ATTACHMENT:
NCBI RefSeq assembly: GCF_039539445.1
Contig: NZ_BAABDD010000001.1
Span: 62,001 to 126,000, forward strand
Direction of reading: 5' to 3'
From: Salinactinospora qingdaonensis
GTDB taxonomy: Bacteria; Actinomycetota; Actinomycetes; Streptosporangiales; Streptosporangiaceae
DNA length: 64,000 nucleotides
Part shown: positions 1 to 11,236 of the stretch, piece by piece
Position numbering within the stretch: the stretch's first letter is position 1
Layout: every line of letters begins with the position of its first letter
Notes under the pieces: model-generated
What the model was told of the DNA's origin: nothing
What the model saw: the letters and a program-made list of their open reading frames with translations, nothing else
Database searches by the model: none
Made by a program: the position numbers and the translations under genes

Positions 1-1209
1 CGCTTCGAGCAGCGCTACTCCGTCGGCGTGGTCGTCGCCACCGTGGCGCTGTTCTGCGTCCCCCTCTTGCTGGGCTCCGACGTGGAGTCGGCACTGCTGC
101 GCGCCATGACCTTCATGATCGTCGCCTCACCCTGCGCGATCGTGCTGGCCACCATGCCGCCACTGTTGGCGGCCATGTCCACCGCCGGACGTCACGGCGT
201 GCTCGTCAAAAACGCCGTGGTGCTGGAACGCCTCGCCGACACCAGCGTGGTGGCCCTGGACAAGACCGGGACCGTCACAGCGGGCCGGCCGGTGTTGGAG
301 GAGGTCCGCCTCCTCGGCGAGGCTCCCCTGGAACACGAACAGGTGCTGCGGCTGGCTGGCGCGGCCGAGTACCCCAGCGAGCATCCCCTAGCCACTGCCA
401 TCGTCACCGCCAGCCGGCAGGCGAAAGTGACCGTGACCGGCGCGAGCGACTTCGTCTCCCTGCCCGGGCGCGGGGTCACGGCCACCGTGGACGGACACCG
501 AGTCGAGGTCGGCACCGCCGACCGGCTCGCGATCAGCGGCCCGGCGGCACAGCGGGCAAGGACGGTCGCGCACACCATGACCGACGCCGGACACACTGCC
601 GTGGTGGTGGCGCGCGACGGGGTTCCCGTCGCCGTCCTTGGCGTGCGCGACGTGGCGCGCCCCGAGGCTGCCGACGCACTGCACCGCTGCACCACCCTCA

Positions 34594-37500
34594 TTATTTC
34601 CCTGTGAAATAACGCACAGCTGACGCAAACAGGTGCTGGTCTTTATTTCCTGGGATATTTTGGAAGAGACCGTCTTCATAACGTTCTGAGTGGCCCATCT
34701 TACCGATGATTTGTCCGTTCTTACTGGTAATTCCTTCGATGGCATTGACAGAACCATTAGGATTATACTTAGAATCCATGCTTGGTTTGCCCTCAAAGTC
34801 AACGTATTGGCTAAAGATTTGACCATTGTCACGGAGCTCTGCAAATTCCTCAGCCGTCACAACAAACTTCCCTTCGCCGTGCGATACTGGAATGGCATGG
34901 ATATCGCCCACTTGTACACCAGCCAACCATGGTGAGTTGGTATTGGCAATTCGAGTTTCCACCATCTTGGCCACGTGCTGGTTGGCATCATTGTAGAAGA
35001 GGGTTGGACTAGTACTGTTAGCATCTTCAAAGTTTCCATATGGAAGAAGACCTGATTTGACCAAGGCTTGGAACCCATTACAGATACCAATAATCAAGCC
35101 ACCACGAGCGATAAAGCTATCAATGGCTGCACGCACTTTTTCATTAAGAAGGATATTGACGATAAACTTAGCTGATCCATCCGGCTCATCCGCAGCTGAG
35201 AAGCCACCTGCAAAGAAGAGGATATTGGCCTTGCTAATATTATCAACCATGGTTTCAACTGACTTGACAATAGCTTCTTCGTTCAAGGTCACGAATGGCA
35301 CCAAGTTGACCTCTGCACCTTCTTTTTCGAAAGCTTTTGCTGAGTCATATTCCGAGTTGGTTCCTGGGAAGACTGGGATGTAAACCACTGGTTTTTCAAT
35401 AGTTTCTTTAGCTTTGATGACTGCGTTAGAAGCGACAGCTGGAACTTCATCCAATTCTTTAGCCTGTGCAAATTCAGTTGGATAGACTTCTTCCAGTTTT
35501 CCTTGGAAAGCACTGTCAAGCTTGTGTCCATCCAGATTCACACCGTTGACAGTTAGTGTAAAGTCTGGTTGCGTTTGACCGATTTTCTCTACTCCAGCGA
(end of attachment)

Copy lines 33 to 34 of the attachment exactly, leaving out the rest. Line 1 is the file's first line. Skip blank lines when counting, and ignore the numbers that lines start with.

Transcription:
35301 CCAAGTTGACCTCTGCACCTTCTTTTTCGAAAGCTTTTGCTGAGTCATATTCCGAGTTGGTTCCTGGGAAGACTGGGATGTAAACCACTGGTTTTTCAAT
35401 AGTTTCTTTAGCTTTGATGACTGCGTTAGAAGCGACAGCTGGAACTTCATCCAATTCTTTAGCCTGTGCAAATTCAGTTGGATAGACTTCTTCCAGTTTT